UNITED STATES of America, Plaintiff–Appellee v. Craig Steven MOORE, Defendant–Appellant.
Craig Moore appeals the district court's1 order denying his motion to reduce his sentence pursuant to 18 U.S.C. § 3582(c)(2), based on Amendment 750 to the United States Sentencing Guidelines. We affirm.
In 2005, Moore pled guilty to conspiring to distribute more than fifty grams of cocaine base, in violation of 21 U.S.C. §§ 841(a)(1), (b)(1)(A), and 846 (2012). Moore's advisory guideline range was 135 to 168 months' imprisonment. The government filed for enhanced penalties under 21 U.S.C. § 851, subjecting Moore to the statutory minimum of mandatory life imprisonment. The government also filed a motion to depart downward from the statutory minimum based on Moore's substantial assistance. The court granted the government's motion and sentenced Moore to 138 months' imprisonment, followed by 5 years' supervised release.
Amendment 750, which became effective November 2011, lowered the base offense level for certain drug offenses. See United States v. Benson, 715 F.3d 705, 707 (8th Cir.2013). In 2012, Moore moved for a sentence reduction based on 18 U.S.C. § 3582(c)(2), arguing that his advisory range under the amended guidelines would be 70 to 87 months. The district court denied the motion, ruling that “Moore's applicable guideline range has not been lowered by an amendment to the Sentencing Guidelines” because the applicable guideline range used to sentence Moore was a statutory mandatory minimum. Moore appeals.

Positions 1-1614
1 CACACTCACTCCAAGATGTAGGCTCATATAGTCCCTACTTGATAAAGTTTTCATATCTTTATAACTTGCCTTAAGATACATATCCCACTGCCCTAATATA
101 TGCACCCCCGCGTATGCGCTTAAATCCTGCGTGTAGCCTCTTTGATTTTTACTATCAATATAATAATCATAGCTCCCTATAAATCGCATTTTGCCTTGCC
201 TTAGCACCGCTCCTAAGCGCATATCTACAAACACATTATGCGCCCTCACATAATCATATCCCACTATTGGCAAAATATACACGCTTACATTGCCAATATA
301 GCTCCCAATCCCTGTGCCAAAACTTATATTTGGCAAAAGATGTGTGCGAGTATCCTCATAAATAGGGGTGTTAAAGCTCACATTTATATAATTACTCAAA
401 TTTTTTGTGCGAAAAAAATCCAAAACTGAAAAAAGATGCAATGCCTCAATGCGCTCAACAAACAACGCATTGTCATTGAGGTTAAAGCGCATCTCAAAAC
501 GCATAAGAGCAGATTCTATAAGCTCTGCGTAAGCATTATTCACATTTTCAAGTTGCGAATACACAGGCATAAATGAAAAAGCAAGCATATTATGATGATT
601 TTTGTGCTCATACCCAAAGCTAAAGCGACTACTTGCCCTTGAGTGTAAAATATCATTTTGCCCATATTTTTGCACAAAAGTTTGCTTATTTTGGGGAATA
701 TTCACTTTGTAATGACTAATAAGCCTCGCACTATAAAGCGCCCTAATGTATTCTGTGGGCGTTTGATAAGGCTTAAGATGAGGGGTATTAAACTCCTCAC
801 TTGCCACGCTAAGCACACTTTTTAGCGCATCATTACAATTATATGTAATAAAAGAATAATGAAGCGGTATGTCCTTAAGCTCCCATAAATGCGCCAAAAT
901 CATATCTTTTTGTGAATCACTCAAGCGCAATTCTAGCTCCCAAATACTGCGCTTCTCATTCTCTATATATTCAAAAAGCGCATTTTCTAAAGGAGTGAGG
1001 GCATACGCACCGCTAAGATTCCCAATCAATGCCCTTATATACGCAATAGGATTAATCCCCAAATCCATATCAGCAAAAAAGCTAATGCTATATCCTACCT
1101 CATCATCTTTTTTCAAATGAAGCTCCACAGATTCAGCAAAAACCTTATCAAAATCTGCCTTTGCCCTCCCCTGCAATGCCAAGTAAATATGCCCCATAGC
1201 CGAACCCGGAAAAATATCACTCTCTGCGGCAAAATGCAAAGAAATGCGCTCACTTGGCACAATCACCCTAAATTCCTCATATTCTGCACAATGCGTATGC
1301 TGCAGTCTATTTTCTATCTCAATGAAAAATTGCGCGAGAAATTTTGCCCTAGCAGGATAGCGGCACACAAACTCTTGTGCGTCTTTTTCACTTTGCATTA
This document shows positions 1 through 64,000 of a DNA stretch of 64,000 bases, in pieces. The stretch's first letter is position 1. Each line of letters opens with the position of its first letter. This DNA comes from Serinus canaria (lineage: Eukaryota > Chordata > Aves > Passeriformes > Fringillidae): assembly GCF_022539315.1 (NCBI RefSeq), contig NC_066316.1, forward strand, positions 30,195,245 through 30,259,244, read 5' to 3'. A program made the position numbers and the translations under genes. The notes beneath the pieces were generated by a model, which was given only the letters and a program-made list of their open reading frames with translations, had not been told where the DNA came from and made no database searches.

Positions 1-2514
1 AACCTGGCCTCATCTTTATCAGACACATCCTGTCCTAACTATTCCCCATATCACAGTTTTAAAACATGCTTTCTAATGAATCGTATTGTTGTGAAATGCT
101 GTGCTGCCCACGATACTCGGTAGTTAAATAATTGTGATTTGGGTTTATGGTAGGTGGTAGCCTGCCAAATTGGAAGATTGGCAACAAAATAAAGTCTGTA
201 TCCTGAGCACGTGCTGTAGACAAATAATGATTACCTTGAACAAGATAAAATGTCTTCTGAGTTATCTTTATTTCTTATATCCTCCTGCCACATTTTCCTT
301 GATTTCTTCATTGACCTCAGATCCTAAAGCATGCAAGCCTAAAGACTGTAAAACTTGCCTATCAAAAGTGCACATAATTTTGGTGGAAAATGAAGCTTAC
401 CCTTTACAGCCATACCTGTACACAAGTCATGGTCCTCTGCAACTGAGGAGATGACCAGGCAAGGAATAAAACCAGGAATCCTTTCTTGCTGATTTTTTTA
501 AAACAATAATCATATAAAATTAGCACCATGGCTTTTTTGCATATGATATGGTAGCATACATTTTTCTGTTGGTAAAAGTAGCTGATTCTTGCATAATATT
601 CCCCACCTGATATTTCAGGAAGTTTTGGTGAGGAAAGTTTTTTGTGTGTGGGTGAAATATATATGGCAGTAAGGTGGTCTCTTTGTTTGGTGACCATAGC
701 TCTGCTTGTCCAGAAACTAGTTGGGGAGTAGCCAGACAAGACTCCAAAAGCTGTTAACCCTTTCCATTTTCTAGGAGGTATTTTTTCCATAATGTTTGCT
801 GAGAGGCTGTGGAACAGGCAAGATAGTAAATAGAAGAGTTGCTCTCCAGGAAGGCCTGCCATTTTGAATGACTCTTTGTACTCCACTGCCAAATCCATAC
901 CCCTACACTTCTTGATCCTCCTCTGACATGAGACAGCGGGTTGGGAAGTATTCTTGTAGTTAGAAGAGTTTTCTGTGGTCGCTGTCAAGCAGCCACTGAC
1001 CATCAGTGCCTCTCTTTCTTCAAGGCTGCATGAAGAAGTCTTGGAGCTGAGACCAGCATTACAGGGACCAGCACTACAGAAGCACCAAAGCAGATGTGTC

We review a district court's determination that it lacks authority to modify a sentence under 18 U.S.C. § 3582(c)(2) de novo. United States v. Baylor, 556 F.3d 672, 673 (8th Cir.2009) (per curiam).
The guidelines provide that “[w]here a statutorily required minimum sentence is greater than the maximum of the applicable guidelines range, the statutorily required minimum sentence shall be the guideline sentence.” U.S. Sentencing Guidelines Manual § 5G1.1(b) (2012). “This remains the rule even when a sentencing judge has imposed a sentence below the statutory minimum due to the defendant's substantial cooperation.” United States v. Golden, 709 F.3d 1229, 1231 (8th Cir.2013).
Moore argues the district court should have granted his § 3582(c)(2) motion because he believes the “applicable guideline range,” as defined by U.S.S.G. § 1B1.10, is separate from the “guideline sentence” referred to in Section 5G1.1(b). We disagree. Moore's argument ignores the commentary following U.S.S.G. § 1B1.10, which states that an amendment to the guidelines is not intended to affect a sentence that was derived from a statutory mandatory minimum. See U.S.S.G. § 1B1.10 cmt. n. 1(A) (2012) (“[A] reduction in the defendant's term of imprisonment is not authorized under 18 U.S.C. § 3582(c)(2) ․ if ․ (ii) ․ the amendment does not have the effect of lowering the defendant's applicable guideline range because of the operation of another guideline or statutory provision (e.g., a statutory mandatory minimum term of imprisonment).”); see also Golden, 709 F.3d at 1232 (rejecting a defendant's argument that there is a distinction between “a guideline ‘range’ and guideline ‘sentence’ “ as used in the commentary following U.S.S.G. § 1B1.10). Moore's sentence was based on a statutory mandatory minimum term of imprisonment. Accordingly, Amendment 750 does not apply, see United States v. Lewis, 476 F. App'x 100, 101 (8th Cir.2012) (per curiam) (unpublished opinion), and Moore is not eligible for relief under section § 3582(c)(2).
The judgment of the district court is affirmed.
1. The Honorable Nanette K. Laughrey, United States District Judge for the Western District of Missouri.
MELLOY, Circuit Judge.